SANDPOINT — Removing fluoride from the city’s drinking water has been a pungent topic among council members who will once again address the issue in an upcoming meeting.
After the narrow defeat of a proposal last year that sought removal of fluoride from the municipal water supply, members of an anti-fluoridation group asked the city to reconsider.
Members of Water Keepers, a local group that seeks accountability for the additives in drinking water systems, asked City Council recently to adopt an ordinance that required manufacturers of additives to disclose the contents of by-products in their products.
Mary Baenen was among opponents at Wednesday’s council meeting to call for disclosure, or a repeal of the city’s fluoridation ordinance.
Baenen said the industrial grade fluoride products used in municipal water systems may contain arsenic and lead, but, she concedes, she does not know for certain.
“There are impurities in the product,” Baenen said. “We don’t know what kind, because they won’t tell us.”
The fluoride used is an industrial grade pharmaceutical product. The federal government does not require byproducts to be disclosed, but the product is regulated and tested by Underwriter Laboratories, according to the city, and a maximum contaminant level is set at 10 percent by the Environmental Protection Administration.
Several council members have joined Baenen in asking for repeal of the city’s fluoridation ordinance, if only until a new ordinance can be adopted.
Council member Jamie Davis, who brought the group’s request to the council, opposes fluoridation because of the non-disclosure issue.
Fluoridation also flies in the face of personal choice, she said.
“I would like to air on the side of caution,” Davis said.
Councilman John Reuter favors fluoridation on the grounds of evidence.
Reuter asked twice in the past year to let city voters decide if they want fluoride in water, but the proposal to add the measure to the ballot was denied.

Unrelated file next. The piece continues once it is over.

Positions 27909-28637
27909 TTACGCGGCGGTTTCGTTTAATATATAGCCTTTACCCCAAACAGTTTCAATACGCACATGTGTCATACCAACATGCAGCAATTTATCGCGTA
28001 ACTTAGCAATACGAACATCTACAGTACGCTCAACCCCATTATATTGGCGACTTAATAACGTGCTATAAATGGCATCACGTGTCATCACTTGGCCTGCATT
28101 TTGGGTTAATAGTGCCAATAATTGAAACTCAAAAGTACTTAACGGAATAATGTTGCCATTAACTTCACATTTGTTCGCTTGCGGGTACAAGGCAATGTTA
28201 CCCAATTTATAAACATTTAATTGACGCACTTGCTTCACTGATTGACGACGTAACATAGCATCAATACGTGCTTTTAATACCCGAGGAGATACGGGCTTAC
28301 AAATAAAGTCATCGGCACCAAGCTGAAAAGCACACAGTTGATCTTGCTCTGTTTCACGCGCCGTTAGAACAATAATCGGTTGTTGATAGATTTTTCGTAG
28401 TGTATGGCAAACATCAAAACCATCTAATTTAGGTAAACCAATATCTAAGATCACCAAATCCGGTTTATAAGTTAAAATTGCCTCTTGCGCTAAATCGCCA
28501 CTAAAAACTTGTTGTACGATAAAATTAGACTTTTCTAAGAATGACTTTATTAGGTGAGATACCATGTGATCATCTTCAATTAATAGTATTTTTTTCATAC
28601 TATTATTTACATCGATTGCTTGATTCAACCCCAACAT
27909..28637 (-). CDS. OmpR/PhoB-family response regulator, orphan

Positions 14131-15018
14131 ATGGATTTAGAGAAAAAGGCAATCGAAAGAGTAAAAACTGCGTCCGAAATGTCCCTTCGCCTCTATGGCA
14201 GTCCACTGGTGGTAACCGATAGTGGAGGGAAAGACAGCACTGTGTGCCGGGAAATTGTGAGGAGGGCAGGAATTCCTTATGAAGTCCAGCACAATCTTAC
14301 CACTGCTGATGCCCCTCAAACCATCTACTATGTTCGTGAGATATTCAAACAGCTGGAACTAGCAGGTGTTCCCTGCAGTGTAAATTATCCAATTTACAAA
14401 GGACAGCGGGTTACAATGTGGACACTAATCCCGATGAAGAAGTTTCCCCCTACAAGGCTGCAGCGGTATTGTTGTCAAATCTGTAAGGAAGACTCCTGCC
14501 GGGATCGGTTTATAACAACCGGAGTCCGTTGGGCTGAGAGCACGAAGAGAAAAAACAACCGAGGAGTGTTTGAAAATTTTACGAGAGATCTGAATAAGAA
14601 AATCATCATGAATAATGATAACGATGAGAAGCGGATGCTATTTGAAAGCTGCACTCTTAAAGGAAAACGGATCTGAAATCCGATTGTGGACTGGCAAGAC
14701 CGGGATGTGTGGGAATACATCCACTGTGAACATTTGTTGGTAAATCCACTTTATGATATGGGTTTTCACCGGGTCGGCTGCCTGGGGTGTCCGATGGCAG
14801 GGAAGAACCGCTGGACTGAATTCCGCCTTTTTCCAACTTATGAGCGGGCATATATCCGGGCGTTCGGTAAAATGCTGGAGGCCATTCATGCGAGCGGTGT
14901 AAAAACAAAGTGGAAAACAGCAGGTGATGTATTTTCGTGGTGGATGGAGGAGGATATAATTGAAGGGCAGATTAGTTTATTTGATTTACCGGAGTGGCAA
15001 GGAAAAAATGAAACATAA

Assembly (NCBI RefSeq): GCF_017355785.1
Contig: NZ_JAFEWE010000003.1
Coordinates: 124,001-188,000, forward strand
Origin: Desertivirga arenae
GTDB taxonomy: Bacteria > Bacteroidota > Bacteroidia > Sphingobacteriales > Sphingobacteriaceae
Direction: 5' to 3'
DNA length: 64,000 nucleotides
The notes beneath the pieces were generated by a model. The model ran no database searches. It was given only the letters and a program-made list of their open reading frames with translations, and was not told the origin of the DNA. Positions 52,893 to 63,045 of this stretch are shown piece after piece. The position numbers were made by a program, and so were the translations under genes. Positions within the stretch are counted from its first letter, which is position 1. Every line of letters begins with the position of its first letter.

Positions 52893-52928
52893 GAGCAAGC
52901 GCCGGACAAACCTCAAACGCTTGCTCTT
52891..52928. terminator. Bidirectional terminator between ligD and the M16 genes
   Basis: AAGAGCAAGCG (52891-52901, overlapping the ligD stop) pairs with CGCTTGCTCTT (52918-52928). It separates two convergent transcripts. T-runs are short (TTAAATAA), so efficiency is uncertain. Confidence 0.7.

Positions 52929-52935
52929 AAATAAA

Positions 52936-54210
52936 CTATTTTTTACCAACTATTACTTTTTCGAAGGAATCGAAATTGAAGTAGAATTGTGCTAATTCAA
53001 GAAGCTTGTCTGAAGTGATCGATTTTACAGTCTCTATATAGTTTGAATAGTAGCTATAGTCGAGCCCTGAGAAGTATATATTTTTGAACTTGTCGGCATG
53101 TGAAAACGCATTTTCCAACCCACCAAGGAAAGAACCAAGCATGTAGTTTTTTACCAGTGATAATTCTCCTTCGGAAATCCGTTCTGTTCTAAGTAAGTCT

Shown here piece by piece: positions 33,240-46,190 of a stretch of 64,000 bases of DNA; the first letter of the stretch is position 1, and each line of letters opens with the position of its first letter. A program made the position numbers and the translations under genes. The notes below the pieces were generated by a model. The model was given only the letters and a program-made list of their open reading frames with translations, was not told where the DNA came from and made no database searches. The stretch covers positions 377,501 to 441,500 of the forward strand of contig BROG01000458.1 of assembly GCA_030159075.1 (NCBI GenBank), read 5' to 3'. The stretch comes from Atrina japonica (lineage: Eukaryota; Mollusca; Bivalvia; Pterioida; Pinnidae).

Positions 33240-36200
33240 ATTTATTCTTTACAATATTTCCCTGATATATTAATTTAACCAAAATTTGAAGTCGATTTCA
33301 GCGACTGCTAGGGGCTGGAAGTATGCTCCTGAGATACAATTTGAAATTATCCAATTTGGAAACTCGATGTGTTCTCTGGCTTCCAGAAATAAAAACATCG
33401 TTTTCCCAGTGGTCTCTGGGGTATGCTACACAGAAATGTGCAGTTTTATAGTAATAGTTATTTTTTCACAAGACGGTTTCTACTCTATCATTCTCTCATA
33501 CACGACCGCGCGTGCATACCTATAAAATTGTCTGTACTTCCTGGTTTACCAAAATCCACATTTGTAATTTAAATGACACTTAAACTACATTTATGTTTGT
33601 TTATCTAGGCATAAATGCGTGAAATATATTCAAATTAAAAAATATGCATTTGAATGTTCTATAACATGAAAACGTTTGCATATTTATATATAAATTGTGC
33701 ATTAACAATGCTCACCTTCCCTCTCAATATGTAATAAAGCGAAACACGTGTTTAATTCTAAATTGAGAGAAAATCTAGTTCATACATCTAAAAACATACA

“I do think we should preserve a practice that has benefited the community over the last 50 years and has been a benefit to our citizens,” Reuter said. “The surgeon general, every major medical association, from dentists and pediatric doctors all suggest we continue fluoridation.”
Mayor Gretchen Hellar was the tie-breaking vote to keep fluoride in the municipal water system last year.
Hellar said fluoride’s medical benefits, primarily its cavity fighting ability, is a boon to families who cannot afford regular dental visits.
In addition, she said, she stands by the tests mandated by the government that are meant to assure the safety of the product.
“They are scientists,” she said. “They have no vested interest in promoting something that hurts people.”
Davis said she would vote to repeal the existing ordinance that calls for adding fluoride, as opposed to putting a measure on the ballot because a large number of water users do not live in the city. They would not be allowed to vote on fluoridation.
In addition, she said, as the city plans for a new municipal water facility, taking out the fluoride factor could save as much as $135,000 in construction costs.
The city spends approximately $2,000 annually to fluoridate the water of its 4,200 customers, according to the city.
Council members may get a chance to vote on repealing the fluoride ordinance as early as a June 23 special meeting. The meeting will be publicized next week.